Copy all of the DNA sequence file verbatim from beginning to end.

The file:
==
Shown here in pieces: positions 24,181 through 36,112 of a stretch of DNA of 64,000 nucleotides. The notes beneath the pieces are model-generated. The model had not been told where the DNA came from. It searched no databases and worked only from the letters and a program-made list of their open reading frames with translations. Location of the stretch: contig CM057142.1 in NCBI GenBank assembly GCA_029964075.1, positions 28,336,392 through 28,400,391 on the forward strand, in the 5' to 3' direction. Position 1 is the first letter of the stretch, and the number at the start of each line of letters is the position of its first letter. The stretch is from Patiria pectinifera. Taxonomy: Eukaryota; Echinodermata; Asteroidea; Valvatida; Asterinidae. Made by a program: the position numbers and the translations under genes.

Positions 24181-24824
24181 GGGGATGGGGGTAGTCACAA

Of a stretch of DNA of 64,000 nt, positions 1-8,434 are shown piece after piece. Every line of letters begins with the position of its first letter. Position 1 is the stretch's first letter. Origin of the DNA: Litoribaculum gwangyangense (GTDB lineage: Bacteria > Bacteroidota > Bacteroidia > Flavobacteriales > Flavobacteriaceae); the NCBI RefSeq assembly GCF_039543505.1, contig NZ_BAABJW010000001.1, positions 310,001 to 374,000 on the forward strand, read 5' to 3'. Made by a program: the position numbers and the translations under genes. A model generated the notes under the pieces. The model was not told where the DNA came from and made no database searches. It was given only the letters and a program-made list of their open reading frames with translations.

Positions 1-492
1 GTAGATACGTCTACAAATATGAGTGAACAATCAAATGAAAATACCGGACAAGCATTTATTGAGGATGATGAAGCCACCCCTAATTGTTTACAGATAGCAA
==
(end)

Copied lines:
Shown here in pieces: positions 24,181 through 36,112 of a stretch of DNA of 64,000 nucleotides. The notes beneath the pieces are model-generated. The model had not been told where the DNA came from. It searched no databases and worked only from the letters and a program-made list of their open reading frames with translations. Location of the stretch: contig CM057142.1 in NCBI GenBank assembly GCA_029964075.1, positions 28,336,392 through 28,400,391 on the forward strand, in the 5' to 3' direction. Position 1 is the first letter of the stretch, and the number at the start of each line of letters is the position of its first letter. The stretch is from Patiria pectinifera. Taxonomy: Eukaryota; Echinodermata; Asteroidea; Valvatida; Asterinidae. Made by a program: the position numbers and the translations under genes.

Positions 24181-24824
24181 GGGGATGGGGGTAGTCACAA

Of a stretch of DNA of 64,000 nt, positions 1-8,434 are shown piece after piece. Every line of letters begins with the position of its first letter. Position 1 is the stretch's first letter. Origin of the DNA: Litoribaculum gwangyangense (GTDB lineage: Bacteria > Bacteroidota > Bacteroidia > Flavobacteriales > Flavobacteriaceae); the NCBI RefSeq assembly GCF_039543505.1, contig NZ_BAABJW010000001.1, positions 310,001 to 374,000 on the forward strand, read 5' to 3'. Made by a program: the position numbers and the translations under genes. A model generated the notes under the pieces. The model was not told where the DNA came from and made no database searches. It was given only the letters and a program-made list of their open reading frames with translations.

Positions 1-492
1 GTAGATACGTCTACAAATATGAGTGAACAATCAAATGAAAATACCGGACAAGCATTTATTGAGGATGATGAAGCCACCCCTAATTGTTTACAGATAGCAA